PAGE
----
The reason this works better in the winter is that chicken wire is susceptible to being moved or chewed through by rats. In the winter however, the chicken wire will be so cold that rats will be reticent to try and do anything to get through it.

The last solution to gaps under your shed is to use duct tape to cover it. Now you might think that this is even less reliable than the chicken wire. In general, you are correct. Try burying your shed’s gaps or blocking them off with chicken wire if you have access to it.

If you do not or cannot do either of those things, duct tape has an advantage neither of those methods have. Duct tape is thick and air-tight, meaning rats might not even be able to chew through it if they try.

But even once they do, they will immediately recognize the taste and smell of the tape’s adhesive surface. Rats know quite well how dangerous adhesive can be, as many rat traps use it to bind them up.

Step 2: Seal Your Shed’s Walls

Breaches in the walls of your shed present a slightly different problem than gaps in the bottom. The thing is rats can climb on most wood surfaces. This means even holes near the tops of your shed’s walls are vulnerable to rats’ intrusions.

To be clear right off the bat: You do not have to make your shed sea-worthy to keep rats out. It does not need to be completely sealed shut. It just needs to have no gaps in it larger than a dime. Rats can wiggle into any space larger than that.

Caulking a shed is the best way to seal it, and not just against rats. Caulking your shed practically adds years onto its life by giving it extra structural support and buffering it against the elements. If even moisture cannot get in, then rats are not getting in.

You will want to begin by caulking anywhere the siding of your shed meets anything else. This means where the siding meets the ceiling, the floor, and the other siding. As state previously, this is a good idea even if there are not any obvious breaches in these areas.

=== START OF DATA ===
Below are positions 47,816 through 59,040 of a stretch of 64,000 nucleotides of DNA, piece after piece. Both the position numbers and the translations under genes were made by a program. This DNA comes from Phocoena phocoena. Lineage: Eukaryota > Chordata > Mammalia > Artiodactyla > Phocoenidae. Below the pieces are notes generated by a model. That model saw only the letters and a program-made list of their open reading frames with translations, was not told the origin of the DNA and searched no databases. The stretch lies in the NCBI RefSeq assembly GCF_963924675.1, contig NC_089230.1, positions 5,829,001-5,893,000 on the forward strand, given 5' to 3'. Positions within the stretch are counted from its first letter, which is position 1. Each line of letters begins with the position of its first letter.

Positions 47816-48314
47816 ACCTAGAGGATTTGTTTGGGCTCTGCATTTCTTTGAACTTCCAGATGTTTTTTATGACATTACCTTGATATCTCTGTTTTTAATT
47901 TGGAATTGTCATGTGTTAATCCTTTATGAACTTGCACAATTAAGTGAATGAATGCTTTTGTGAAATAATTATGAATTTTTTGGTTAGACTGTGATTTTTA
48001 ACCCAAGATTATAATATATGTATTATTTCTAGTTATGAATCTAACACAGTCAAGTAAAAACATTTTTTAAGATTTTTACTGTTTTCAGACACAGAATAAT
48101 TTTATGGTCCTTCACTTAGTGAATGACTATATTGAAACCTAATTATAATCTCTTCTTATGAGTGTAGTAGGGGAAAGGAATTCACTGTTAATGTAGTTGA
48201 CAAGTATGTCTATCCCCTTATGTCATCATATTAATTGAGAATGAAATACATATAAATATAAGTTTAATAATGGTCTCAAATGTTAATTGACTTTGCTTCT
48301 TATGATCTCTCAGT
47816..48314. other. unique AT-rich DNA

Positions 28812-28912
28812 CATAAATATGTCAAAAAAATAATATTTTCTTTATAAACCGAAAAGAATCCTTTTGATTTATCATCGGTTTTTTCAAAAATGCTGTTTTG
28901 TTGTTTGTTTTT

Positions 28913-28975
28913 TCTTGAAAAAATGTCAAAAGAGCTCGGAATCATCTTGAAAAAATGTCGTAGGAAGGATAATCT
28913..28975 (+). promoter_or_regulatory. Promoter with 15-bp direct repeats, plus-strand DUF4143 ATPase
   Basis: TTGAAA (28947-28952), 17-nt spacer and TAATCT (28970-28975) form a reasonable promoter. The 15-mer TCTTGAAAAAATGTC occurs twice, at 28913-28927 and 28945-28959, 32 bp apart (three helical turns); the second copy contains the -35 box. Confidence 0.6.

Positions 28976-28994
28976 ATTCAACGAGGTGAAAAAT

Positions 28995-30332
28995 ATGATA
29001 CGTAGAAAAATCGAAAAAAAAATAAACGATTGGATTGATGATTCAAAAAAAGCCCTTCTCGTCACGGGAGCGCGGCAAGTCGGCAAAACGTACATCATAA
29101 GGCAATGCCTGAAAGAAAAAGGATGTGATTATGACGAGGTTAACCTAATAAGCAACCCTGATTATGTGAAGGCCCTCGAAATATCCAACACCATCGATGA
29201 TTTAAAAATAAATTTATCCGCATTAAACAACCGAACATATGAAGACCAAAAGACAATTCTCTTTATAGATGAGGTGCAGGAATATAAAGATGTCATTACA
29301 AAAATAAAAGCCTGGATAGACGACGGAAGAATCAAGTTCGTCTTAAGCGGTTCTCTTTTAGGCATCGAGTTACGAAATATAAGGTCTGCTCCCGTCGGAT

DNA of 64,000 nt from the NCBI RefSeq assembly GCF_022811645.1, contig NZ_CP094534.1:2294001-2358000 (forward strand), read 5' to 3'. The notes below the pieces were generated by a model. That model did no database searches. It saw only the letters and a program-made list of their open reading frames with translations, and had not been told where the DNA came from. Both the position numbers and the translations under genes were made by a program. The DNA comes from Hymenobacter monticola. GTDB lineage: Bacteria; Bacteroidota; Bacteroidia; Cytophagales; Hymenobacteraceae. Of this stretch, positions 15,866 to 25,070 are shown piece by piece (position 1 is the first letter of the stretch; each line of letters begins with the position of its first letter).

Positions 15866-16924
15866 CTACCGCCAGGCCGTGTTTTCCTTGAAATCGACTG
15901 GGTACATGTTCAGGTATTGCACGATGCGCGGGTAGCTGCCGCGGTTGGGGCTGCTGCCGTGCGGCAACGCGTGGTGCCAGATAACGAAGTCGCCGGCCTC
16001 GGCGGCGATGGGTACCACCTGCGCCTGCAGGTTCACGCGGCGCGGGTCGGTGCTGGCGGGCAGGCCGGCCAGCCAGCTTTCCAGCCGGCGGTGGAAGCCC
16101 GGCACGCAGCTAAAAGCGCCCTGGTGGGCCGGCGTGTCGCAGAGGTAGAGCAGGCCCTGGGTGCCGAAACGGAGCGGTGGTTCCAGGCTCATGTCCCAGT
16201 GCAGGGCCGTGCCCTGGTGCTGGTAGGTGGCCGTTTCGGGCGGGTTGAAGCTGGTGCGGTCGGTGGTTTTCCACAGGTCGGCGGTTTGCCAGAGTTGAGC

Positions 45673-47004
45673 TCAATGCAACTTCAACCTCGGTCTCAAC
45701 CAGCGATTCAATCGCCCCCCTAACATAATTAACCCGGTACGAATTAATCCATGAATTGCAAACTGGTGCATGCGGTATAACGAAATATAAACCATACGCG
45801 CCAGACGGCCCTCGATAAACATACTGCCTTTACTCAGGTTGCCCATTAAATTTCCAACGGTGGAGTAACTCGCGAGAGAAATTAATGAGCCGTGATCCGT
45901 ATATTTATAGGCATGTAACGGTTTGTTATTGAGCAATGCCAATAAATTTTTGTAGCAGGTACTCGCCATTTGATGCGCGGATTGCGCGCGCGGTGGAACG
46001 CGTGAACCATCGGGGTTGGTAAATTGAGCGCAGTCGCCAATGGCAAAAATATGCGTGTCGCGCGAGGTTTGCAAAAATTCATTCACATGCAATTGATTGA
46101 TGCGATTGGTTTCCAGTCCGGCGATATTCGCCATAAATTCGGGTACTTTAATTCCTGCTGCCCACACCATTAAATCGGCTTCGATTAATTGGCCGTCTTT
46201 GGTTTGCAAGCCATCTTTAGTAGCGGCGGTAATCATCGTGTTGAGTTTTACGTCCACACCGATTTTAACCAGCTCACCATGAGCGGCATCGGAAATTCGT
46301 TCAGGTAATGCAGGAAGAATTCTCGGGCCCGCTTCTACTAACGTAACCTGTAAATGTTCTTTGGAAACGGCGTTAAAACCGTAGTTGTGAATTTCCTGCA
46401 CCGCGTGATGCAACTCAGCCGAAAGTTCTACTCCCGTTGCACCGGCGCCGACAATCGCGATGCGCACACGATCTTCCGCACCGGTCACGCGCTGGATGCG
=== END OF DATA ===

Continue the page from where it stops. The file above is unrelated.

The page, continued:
Once you start using caulk to solve some problems it can be tempting to use it to solve all of them. If you do find a sizeable breach in your walls, floor, or ceiling, do not try to fill it in with caulk. That is, unless you intend to make a whole shed out of nothing but caulk.

There are a few ways to seal holes in your shed, and almost all of them will require a trip to the hardware store. In a perfect world you could bypass such expenses, but alas.

The first method is to use steel wool on the breaches, bound to the wall with caulk or tape. Caulk is preferable as it is meant to last longer, but many brands of duct tape have proven reliable in the short-term. Use caulk if you have it, but duct tape is a viable stop-gap measure.

Another solution is lath screen (or lath metal, if you prefer), or the chicken wire mentioned before. There is a difference in application here though.

Whereas before you were protecting the underside of your shed, now you are only covering up holes in the walls. The difference is that now you can, and should, place the metal on the inside.

The hole you are trying to cover might be big enough for a rat to crawl through, and the lath metal you use might have gaps big enough for a rat to crawl through but layering one over the other will usually result in an obstacle no rat can navigate.